Tuesday, December 03, 2019


Today the real Montana --  meaning what hasn't been invaded by Easterners that dominate the cities -- is best understood through blogs written by women living on ranches where they work family-style, a way of life that the current WH is destroying.  

These are three local women whom I follow on Twitter or as columnists in addition to buying their books:

KLDell Rodeo Romance
Cowgirl, rancher, best-selling author of the Texas Rodeo series. Walk with me behind the chutes and into the real life of a cowboy.  Her column is called "Montana Musings."  The romances are lots of fun and thrills.  Website:  http://www.karilynndell.com/home.html

Cat Urbigkit
Award-winning author and photographer. Strolls the sagebrush rangelands of Wyoming with a herd of sheep and some really big dogs. http://caturbigkit.com.  Her books are extraordinary -- very beautiful.  

Lisa Schmidt
Column is called "prairie ponderings."

These are modern women with modern storylines.  In the past women were featured in books as white homestead heroines or maybe indigenous sex objects or victims.  Dell, for instance, in addition to helping to operate the ranch that's nearly in Canada, also travels the West to compete in rodeo as a barrel racer.  Urbigkit has a world presence that comes from working in high Eurasia where big dogs are used to protect livestock against wolves.  Much of this writing appears as columns in local newspapers or regional ag publications.  Readers know what the writers are talking about. They were not chosen by computer algorithms.

Google "Montana Women Writers" for a photo lineup and blogs.  I don't know all of them and few of them know me.  I write for the pure pleasure of it and not for sales or publicity.  I do have boxes of sermons which I consider throwing out.  They are UU, not Christian, and more essay than sermon.  "Prairiemary" is my blog is my publishing.  Books on Amazon are compilations from this blog.

These are grasslands women in vast landscapes where physical challenges abound.  I come to them after reading Mary Clearman Blew, Linda Hasselstrom, Gretel Erlich, Terry Tempest Williams, Annie Dillard and all the other finely educated natural history writers who have formed a kind of genre of their own and developed a morality of the real, the ecologically entwined, and the need to protect what one loves.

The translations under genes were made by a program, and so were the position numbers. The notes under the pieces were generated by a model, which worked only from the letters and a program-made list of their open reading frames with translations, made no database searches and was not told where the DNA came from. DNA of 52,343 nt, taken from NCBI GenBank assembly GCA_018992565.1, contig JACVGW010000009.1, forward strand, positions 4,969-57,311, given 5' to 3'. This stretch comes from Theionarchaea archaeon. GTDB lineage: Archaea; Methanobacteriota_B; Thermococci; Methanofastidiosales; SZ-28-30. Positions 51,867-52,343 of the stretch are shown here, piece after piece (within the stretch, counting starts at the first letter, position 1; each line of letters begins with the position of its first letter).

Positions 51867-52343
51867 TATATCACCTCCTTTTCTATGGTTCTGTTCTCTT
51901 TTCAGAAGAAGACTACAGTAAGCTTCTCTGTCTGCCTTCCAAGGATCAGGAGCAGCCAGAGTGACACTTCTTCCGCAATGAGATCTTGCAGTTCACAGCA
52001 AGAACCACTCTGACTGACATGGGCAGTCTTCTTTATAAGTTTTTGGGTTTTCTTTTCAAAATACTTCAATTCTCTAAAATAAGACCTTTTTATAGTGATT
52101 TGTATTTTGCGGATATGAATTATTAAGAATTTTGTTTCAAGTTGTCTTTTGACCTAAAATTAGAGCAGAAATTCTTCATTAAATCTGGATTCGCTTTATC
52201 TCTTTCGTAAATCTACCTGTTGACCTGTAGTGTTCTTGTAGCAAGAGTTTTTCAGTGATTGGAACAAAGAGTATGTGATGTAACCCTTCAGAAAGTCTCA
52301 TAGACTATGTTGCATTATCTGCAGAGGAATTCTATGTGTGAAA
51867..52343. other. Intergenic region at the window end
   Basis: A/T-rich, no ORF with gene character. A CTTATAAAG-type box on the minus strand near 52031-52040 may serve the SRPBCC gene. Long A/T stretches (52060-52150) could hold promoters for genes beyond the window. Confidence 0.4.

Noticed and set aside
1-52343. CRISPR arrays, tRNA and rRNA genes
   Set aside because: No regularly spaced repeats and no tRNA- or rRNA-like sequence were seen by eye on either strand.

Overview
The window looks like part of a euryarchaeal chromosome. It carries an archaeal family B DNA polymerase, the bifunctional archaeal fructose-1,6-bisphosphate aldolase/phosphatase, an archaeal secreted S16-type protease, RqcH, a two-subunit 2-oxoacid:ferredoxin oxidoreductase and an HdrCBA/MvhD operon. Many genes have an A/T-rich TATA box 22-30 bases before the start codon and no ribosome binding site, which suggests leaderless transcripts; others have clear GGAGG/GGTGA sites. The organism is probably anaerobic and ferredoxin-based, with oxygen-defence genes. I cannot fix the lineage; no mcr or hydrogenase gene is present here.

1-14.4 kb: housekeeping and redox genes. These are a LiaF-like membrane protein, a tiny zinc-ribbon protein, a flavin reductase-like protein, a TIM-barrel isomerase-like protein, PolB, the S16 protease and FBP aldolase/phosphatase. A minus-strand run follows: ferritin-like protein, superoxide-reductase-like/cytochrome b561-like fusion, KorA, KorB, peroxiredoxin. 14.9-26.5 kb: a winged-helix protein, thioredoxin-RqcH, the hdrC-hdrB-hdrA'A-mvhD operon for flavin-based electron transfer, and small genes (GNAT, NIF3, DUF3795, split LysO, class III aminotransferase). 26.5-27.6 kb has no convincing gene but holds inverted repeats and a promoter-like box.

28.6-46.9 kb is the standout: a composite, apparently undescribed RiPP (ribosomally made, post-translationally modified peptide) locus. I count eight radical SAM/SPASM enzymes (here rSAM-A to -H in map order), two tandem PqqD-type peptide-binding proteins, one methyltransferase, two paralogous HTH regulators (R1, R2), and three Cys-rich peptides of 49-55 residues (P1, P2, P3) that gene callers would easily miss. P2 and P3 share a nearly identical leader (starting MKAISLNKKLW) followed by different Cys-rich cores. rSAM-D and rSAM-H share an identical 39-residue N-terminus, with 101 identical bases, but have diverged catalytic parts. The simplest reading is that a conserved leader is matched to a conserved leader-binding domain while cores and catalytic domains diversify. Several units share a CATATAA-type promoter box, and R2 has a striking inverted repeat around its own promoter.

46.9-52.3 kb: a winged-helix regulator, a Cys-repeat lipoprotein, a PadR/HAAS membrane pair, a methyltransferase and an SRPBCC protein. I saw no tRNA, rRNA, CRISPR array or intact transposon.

It is one source of a new religion that is forming without anyone noticing.  Neither about a big all-powerful white man nor about any historically religious theory made into an institution that tries to participate in government, this kind of thought is still related to an ancient Catholic strand of thought:  you can't grasp the Creator (now we say there is none) but natural theology demands the study of creation.  My mother had a plaque in her kitchen:  "This is the day the Lord has made.  Rejoice and be glad in it."  

If "religion" -- or what people are more likely to call "spirituality" these days -- is the personal pattern of structured belief that each of us tries to live by, then these women are in that ball park, but not organized.  They do not go by the morality of money or sex or power, but just get through the day while keeping everyone fed, both family and livestock.  Political "woke" has a funny ring to it for ranch and farm women who don't get enough sleep.  They write in their heads while they work, then put it on paper as soon as the supper dishes are cleared away.

A few of the older women in this town still carry the old standards of women who are queen of the house.  Cleanliness, order, rules of behavior that don't allow for change, and men who provide.  That hasn't always worked out so well, but contraception helps.  In the small towns women often run the insurance company, the post office, the café, the grocery store and do it well.  Few of them write.  Some of them don't read.  Reading is the seed for writing.

This writing by women is not sentimental.  These women know death and hunger, disease and being trapped.  They know losing a child or a partner.  They know the house burning and the banker evicting.  Yet they don't form selling mechanisms the way the cowboy painters did.  Maybe the romance writers do that.

The day outside is bright and heaped with snow.  It's supposed to blow and I wouldn't want to drive into a ground blizzard, but I don't need to go anywhere.  My theory about preventing the high drifts across the driveway by sawing off the lowest limbs on the evergreens alongside has worked.  But the town plow has bermed me in again.  

I'd meant to reinsert the glass pane in the storm door since the cats tore a hole the summer screen that I also meant to repair, but today it turns out to be just the right size to reach the little wood stove ash shovel out so I can knock away enough snow to push out with the proper snow shovel.  I'd better go do that.  

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